(CNN) -- Venezuelan President Hugo Chavez is battling a "severe" lung infection that has caused respiratory failure, a top official said.
Chavez, 58, has been hospitalized in Cuba since undergoing cancer surgery more than three weeks ago.
He is following a strict treatment regimen for "respiratory insufficiency" caused by the infection, Venezuelan Information Minister Ernesto Villegas said in a televised statement Thursday night.
The information minister did not provide details about the treatment or prognosis.
"It is something quite serious in many cases," said Dr. Elmer Huerta, an oncologist and past president of the American Cancer Society.
While officials have previously mentioned the respiratory infection and described Chavez's health situation as delicate, Thursday night's statement was notably different from past government announcements, Huerta said.
"Of the 20-some statements they have given, this is the first one that really mentions key medical words," he said.
The phrases "severe lung infection" and "respiratory insufficiency," he said, "say a lot about the delicacy of President Chavez at the moment."
Chavez has not been seen publicly since his surgery, and officials have not specified what kind of cancer he is battling. They first revealed that the Venezuelan president had a respiratory infection more than two weeks ago. At the time, Villegas said the infection had been controlled. On Sunday, Venezuelan Vice President Nicolas Maduro said "new complications" had surged as a result of the infection.
According to the National Institutes of Health, "the outlook for respiratory failure depends on the severity of its underlying cause, how quickly treatment begins and ... overall health."
The condition occurs when not enough oxygen passes from the lungs into the blood, or when the lungs cannot remove carbon dioxide from the blood properly, the institutes' website says. It can require oxygen therapy or the help of ventilator for treatment, according to the NIH.
After revealing the new medical details Thursday night, Villegas was quick to decry what he said was a "psychological war" that international media have unleashed "with the ultimate goal of destabilizing Venezuela."
He said there was "iron unity" among the Venezuelan government, the military and the country's people "concerning the leadership and political ideology of Comandante Hugo Chavez."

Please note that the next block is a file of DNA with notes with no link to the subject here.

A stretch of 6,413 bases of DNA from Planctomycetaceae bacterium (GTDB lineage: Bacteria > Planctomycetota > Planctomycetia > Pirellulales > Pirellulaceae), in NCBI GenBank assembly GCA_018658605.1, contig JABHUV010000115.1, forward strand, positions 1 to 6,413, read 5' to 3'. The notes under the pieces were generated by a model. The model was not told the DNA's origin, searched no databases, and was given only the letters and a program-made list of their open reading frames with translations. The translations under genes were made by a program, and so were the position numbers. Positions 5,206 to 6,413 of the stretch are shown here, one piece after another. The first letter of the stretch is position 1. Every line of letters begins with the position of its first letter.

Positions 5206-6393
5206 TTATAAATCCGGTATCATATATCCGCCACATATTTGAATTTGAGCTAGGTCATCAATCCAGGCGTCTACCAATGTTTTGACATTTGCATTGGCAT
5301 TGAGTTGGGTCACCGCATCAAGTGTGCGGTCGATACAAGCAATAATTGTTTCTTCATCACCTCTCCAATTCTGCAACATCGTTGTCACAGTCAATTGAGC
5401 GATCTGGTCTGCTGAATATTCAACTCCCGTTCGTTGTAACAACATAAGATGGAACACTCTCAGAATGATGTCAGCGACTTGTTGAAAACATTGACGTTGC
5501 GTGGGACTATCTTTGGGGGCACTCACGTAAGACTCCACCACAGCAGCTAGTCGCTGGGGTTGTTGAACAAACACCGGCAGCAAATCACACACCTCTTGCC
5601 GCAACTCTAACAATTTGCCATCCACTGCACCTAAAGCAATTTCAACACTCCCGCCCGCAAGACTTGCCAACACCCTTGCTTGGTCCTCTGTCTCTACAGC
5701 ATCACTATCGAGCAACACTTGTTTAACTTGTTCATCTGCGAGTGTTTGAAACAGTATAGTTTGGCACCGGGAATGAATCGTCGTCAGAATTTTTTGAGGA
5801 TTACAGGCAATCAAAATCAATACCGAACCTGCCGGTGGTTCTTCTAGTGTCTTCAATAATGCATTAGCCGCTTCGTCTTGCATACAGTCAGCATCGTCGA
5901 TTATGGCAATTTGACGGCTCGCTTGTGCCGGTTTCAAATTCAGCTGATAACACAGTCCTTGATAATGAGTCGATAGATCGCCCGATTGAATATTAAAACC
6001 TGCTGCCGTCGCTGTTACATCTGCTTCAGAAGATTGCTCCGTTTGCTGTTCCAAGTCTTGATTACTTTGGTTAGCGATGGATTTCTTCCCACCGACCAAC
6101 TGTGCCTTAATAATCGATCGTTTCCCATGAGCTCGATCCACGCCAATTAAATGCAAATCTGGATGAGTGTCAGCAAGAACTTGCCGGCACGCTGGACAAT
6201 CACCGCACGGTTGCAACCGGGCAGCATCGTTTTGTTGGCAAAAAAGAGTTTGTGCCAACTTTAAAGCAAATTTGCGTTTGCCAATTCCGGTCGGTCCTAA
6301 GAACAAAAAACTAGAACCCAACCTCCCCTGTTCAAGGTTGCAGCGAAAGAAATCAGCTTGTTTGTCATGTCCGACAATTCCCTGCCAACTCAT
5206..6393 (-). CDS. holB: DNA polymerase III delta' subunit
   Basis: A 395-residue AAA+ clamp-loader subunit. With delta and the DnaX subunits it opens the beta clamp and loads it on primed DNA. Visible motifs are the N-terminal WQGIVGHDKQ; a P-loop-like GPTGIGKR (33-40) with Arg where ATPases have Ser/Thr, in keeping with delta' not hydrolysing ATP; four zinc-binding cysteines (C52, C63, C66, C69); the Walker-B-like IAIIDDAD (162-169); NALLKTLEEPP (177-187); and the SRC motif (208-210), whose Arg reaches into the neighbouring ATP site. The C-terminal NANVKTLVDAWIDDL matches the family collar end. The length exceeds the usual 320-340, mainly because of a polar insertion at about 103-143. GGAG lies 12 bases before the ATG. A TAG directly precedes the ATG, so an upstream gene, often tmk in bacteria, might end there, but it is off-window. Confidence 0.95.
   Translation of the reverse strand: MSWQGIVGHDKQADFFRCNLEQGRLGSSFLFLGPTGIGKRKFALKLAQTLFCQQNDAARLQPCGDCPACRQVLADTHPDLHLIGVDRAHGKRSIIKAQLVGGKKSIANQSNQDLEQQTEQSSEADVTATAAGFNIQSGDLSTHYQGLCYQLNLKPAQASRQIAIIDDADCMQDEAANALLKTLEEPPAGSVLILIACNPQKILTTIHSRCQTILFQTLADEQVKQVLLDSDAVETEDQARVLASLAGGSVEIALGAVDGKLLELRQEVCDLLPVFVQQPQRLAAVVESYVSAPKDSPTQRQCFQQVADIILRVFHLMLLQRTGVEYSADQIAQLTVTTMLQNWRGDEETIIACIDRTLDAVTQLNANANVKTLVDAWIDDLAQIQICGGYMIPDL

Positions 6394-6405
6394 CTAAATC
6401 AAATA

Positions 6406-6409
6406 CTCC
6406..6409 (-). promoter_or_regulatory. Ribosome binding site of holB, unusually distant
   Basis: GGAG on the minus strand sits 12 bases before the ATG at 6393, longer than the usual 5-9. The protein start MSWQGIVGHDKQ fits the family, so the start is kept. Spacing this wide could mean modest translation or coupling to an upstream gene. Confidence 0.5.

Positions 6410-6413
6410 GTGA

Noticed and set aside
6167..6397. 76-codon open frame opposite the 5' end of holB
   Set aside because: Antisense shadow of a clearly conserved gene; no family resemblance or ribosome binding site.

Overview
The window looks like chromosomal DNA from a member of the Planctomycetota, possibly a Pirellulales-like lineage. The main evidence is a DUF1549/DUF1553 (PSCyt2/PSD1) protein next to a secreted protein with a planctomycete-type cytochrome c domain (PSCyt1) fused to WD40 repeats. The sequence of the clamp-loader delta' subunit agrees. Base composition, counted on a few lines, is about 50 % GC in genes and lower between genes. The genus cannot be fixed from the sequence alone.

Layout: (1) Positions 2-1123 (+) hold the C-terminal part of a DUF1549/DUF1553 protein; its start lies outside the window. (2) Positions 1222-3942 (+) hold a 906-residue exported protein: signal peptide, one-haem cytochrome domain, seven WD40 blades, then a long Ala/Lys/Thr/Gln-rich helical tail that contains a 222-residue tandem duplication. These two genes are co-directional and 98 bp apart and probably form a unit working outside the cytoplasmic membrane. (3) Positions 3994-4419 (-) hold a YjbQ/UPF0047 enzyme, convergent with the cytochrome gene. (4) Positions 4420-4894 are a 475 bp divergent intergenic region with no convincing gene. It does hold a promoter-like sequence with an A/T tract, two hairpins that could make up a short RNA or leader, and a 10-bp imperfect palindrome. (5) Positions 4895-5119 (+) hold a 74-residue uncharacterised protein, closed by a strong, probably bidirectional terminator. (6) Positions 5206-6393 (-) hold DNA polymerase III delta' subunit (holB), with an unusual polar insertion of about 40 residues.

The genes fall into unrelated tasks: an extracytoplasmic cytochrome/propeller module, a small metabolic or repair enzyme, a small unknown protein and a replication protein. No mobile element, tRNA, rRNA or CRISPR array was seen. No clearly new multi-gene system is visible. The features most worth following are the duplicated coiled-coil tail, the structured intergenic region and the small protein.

Dr. Elmer Huerta, American Cancer Society
The Venezuelan information minister's comments Thursday night came hours after Maduro and another top Chavez ally accused opposition leaders of organizing a campaign to spread rumors about the Venezuelan president's health.
Standing side by side on the floor of a coffee factory in Caracas, Maduro and National Assembly President Diosdado Cabello sharply criticized the opposition in remarks broadcast on state-run VTV.
"Don't fall victim to the opposition's rumors. ... They have bad intentions every time they talk," Cabello said.
Maduro said opposition claims that officials have been withholding information are baseless, noting that authorities had released dozens of communiques about Chavez's health in the past 22 days.
On Wednesday, opposition leader Ramon Guillermo Aveledo called on the government to release more details about Chavez's health situation and his prognosis.
"Secrecy is the source of the rumors that increase uncertainty and cause anguish," he told reporters.
On Thursday, Cabello and Maduro said Chavez's supporters are united.
"The Chavistas, we know what we are going to do in any circumstance that happens in this country. ... We will not betray the people. We will not betray the workers. ... To the contrary, every day there will be more revolution," Cabello said.
Amid the uncertainty, the U.S. government is talking to "Venezuelans from across the political spectrum," Victoria Nuland, a State Department spokeswoman, said Thursday at a news briefing.
But she stressed that "any political transition that takes place in Venezuela has to be the product of decisions that are made by Venezuelans. There's no made-in-America solution here."
Asked about the Venezuelan opposition's calls for more information about Chavez's condition, Nuland said, "We don't have any way to evaluate what's being said, but we have seen concern within Venezuela that the government's not being transparent."